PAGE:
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> Commission expected to give green light to Montenegro EU candidacy

Published date: 20.10.2010 16:55 | Author: Bureau

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Commission expected to give green light to Montenegro EU candidacy 


Today  09:46 CET

The European Commission is expected to give a positive opinion on Montenegro's application for EU membership, which would open the way to granting it official candidate status.

But, according to EU sources, the report on Albania may be too ambiguous to be considered 'positive'.

EU enlargement commissioner Stefan Füle has clearly indicated in contacts with representatives of the EU Council of Ministers and the European Parliament that the so-called 'avis' for Montenegro will be positive but will not suggest a date for the start of accession negotiations.

"Montenegro did a good job in the last year but we are still far away from a position to start to negotiate about EU membership. We will need at least another year, and one more progress report, to see whether it is possible to open negotiations with Podgorica," Mr Füle was quoted as saying in one recent meeting.

The European Commission's view is that Montenegro still needs, among other things, to improve its rule of law, administrative capacity and record in fighting organised crime and corruption to be eligible to start membership talks.

Even with a positive avis, which will be published together with the next batch of progress reports on the Western Balkan countries, Turkey and Iceland in November, Montenegro would only be given official candidate status in March 2011.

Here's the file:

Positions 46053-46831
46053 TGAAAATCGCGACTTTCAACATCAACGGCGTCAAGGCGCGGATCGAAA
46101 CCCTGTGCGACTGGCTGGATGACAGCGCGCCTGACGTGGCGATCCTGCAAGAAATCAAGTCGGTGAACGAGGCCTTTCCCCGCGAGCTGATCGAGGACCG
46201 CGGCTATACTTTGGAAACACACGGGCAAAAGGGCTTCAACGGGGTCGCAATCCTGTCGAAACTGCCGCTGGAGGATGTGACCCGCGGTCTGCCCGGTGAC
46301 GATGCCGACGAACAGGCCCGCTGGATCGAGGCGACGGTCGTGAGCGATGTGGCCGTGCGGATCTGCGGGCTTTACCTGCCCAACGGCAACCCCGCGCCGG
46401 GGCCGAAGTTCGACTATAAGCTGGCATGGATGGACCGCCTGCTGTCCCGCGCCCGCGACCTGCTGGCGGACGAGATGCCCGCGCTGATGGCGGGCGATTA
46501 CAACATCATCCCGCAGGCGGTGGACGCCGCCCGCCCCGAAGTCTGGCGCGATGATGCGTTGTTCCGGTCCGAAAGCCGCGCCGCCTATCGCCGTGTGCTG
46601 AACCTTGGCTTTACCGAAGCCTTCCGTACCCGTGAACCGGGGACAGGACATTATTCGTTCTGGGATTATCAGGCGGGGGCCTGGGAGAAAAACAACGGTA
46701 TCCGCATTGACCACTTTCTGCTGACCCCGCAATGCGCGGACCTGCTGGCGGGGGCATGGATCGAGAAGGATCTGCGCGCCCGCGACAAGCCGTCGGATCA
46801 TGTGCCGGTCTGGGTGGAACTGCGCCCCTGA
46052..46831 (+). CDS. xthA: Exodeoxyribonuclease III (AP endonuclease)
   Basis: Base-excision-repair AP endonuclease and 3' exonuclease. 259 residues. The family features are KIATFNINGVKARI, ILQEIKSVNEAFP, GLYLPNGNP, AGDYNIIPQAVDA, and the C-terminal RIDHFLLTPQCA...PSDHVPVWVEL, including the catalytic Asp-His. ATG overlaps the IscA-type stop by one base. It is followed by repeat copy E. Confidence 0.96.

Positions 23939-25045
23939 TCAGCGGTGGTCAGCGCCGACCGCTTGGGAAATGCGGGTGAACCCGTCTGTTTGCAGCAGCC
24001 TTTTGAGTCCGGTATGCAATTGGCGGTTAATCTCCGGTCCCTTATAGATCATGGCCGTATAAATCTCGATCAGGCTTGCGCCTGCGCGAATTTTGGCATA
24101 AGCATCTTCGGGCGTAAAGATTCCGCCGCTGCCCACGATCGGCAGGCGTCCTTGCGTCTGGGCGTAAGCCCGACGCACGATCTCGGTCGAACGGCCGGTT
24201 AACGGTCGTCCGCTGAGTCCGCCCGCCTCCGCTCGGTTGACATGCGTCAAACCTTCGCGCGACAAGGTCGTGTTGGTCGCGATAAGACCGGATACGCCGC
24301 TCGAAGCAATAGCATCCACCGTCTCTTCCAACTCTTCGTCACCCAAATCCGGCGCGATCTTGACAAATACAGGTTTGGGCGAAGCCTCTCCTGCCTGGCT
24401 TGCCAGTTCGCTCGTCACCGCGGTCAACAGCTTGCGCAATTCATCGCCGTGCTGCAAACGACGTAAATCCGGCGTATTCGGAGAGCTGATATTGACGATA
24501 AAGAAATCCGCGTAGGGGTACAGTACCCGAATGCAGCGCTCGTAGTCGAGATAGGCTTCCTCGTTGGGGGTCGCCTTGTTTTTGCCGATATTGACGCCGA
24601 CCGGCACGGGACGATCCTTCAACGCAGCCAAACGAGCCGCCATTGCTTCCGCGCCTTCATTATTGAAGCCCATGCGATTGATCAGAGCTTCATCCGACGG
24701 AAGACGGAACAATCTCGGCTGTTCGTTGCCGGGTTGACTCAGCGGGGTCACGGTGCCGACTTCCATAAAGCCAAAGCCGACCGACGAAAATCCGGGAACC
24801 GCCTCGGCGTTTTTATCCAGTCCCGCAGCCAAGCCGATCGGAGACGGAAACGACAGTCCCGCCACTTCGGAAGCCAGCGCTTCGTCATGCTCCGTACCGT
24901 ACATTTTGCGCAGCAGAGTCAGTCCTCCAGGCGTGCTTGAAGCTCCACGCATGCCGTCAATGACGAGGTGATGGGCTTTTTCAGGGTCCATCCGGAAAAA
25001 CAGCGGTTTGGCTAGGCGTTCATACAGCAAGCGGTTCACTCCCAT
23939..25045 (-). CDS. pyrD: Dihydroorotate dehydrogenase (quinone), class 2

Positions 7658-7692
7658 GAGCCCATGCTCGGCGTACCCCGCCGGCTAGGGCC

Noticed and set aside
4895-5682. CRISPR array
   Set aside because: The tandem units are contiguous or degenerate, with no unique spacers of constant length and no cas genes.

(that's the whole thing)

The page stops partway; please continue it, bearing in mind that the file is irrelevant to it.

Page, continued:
"It is technically impossible to grant candidate status to Montenegro in December in the European Council, because of the procedure in some EU member countries, especially in the German parliament, which takes some weeks. Montenegro will become a candidate during the Hungarian presidency (in the first half of 2011)," an EU Council official told WAZ.EUobserver.

Long delays risk becoming the norm for countries in the West Balkans; Macedonia became an EU candidate back in December 2005 but is still awaiting a date for the start of accession talks.

With respect to Albania, an EU diplomat, using his words with particular care, said: "the avis will probably not be negative – which does not mean that is fully positive."

The main problem with Albania concerns the shortcomings of its democratically-elected institutions. The opposition socialist party has boycotted the new parliament for several months and is still not fully taking part in parliamentary work.

A lack of real political dialogue in the country makes it hard for the European Commission to come out with a clear-cut positive opinion, and the commission could suggest making Albania a candidate only after it has fulfilled a number of conditions.

"It will be evident from the avis that there is a difference between Montenegro and Albania in their compliance with EU criteria, and that Montenegro is better prepared," said an EU source.